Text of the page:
By allowing ads to appear on this site, you support the local businesses who, in turn, support great journalism.
LETTER: A Tribute to Judge Arthur M. Kaplan

Dear editor,

The week of May 19th-25th commemorates National Emergency Medical Services Week. In 1974, President Gerald Ford signed Proclamation 4332, which designated a week dedicated to the improvement of prehospital emergency medical care throughout the United States. The third week of May is a time to celebrate the accomplishments and service of prehospital care providers and emergency medical technicians, as well as, focus on strategies for enhancing and improving prehospital emergency medical care and emergency medical service delivery. One of Newton County’s sons, Judge Arthur M. Kaplan, was a pioneer in the development of the modern emergency medical service in Georgia. Arthur Kaplan was born in Covington, GA on January 5th, 1925. After graduating from high school, he enlisted in the United States Navy. During his naval career Kaplan completed specialized underwater demolitions training and became a “frogman”; a precursor to the modern day Navy SEAL. Kaplan was no stranger to danger. He served in the Pacific Theater during World War II. His team, Underwater Demolitions Team 7, frequently “cleared the beach” prior to the incursion of the Marines. During the Battle of Okinawa, Kaplan’s ship was struck several times by enemy shore batteries and several sailors were injured. Kaplan, utilizing first aid skills he had learned in the Boy Scouts, assisted the medical staff with providing care for the wounded. For his efforts, Kaplan was awarded the Naval Commendation for Meritorious Service. After returning home from the War, Kaplan attended college and earned a law degree. He was appointed as a municipal court judge for the City of Atlanta in 1973. Later, Kaplan would also serve as a Fulton County magistrate. Although his career centered around the law, Kaplan’s passion for medicine drove him to complete a course in advanced first aid. Soon after, Judge Kaplan realized there was a need for the expeditious provision of prehospital emergency care throughout the City of Atlanta and began responding to emergency medical calls in an effort to provide patient stabilization prior to the arrival of an ambulance. Judge Kaplan soon became one of the first certified emergency medical technicians in the State of Georgia. Kaplan would often monitor his two-way radio and respond to emergency calls throughout the night, assisting Grady Hospital ambulance crews, while presiding over the bench during the day. Many of Judge Kaplan’s exploits as a volunteer first responder are worthy of a Hollywood movie. On many occasions, Judge Kaplan responded to calls involving law enforcement officers injured in the line of duty. In 1975 Judge Kaplan responded to a call involving a DeKalb County police officer who had been shot. Arriving on the scene first, Kaplan made his way to the wounded officer without cover. As he approached the wounded officer, he encountered the assailant, who continued to fire his weapon at the officer and the Judge. Judge Kaplan, protecting the wounded officer, returned fire with his own pistol, striking the perpetrator’s gun and disabling it. The perpetrator brandished a second weapon and began firing at Kaplan with a shotgun as the Judge dragged the wounded officer to safety. As Judge Kaplan began providing medical care to the wounded officer, other law enforcement officers arrived on scene; a gunfight with the suspect ensued and the suspect was struck multiple times by a barrage of police gunfire. After assisting other rescuers with loading the wounded officer into an ambulance, Kaplan began caring for the wounded suspect. He was credited with playing a crucial role in the survival of both the wounded officer and the gunman. In 1983, Judge Kaplan responded to a police officer who had been shot in the face. As a barricaded gunman fired at Kaplan with a shotgun, the Judge made his way to the wounded officer and drug him to safety. He began providing medical care until the officer could be evacuated to an ambulance. In 1987, marshals summoned Judge Kaplan to the scene of a child lying on the sidewalk in front of the Fulton County Courthouse. The young girl was not breathing. Kaplan immediately performed mouth to mouth ventilations and successfully resuscitated the child. Kaplan was later quoted as saying, “One of the most beautiful things in the world is to see someone breathe again.” In addition to saving lives, Judge Kaplan also taught lifesaving skills to countless emergency medical technicians, nurses, and law enforcement officers, including agents with the Georgia Bureau of Investigation, Federal Bureau of Investigation, and the Secret Service. In 2003, Judge Kaplan received the U.S. Secret Service Director’s Award for his role in training Secret Service agents in emergency medical care…a task he performed for 35 years for free. In 1986, Newsweek magazine honored Kaplan as one of America’s 100 Unsung Heroes. Judge Kaplan was also recognized for receiving the American Red Cross Certificate of Merit for Lifesaving more than anyone else in the Nation. In 2013, Atlanta Fire Rescue Station 28 was dedicated in Judge Kaplan’s honor for his tireless and compassionate service to the citizens of the City of Atlanta. As we mark this 50th annual National EMS Week and reflect on the selfless service of the emergency medical technicians and first responders who provide prehospital emergency medical care to our community, let us remember Covington native and Georgia EMS pioneer, Judge Arthur M. Kaplan; a true hero.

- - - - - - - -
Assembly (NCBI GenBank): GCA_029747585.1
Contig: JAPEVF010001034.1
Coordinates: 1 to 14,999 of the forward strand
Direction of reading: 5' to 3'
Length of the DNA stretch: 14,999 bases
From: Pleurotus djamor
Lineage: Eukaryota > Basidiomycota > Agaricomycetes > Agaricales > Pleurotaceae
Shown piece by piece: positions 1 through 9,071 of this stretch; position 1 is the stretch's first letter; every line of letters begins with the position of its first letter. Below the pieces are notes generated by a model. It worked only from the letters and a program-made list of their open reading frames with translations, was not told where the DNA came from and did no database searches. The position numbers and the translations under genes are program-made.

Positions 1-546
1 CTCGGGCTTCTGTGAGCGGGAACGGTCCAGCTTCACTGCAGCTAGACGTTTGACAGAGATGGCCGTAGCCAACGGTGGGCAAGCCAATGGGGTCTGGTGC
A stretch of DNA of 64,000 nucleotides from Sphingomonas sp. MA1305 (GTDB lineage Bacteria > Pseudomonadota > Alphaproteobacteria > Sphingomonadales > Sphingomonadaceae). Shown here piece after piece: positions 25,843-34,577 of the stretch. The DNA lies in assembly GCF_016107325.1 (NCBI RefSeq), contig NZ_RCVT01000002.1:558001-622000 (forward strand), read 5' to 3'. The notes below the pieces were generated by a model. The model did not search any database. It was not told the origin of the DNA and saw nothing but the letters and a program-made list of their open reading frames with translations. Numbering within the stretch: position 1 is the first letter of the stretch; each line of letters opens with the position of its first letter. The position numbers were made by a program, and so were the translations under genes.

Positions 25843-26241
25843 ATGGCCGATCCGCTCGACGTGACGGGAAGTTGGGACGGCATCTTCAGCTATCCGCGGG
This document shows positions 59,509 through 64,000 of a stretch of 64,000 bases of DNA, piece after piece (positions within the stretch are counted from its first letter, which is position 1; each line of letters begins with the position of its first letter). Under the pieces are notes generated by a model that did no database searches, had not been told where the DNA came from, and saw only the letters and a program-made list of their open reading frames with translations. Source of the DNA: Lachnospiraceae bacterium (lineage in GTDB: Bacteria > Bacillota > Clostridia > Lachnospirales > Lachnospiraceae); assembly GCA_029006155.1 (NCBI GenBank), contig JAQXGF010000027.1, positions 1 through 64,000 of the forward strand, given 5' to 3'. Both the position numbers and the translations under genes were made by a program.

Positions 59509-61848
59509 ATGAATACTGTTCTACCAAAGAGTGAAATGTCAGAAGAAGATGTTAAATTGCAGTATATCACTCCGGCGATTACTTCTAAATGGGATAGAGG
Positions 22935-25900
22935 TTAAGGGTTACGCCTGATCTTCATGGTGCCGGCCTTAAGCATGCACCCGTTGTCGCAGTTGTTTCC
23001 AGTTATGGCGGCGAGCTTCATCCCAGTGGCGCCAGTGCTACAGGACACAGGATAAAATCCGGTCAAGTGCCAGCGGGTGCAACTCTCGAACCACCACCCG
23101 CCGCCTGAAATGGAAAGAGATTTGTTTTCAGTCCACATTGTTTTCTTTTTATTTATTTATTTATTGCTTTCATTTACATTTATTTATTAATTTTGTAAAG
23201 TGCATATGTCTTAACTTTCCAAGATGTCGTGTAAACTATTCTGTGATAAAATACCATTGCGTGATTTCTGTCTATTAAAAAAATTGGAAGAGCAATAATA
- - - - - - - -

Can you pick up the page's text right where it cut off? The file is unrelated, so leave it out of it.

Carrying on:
P. Miller of Covington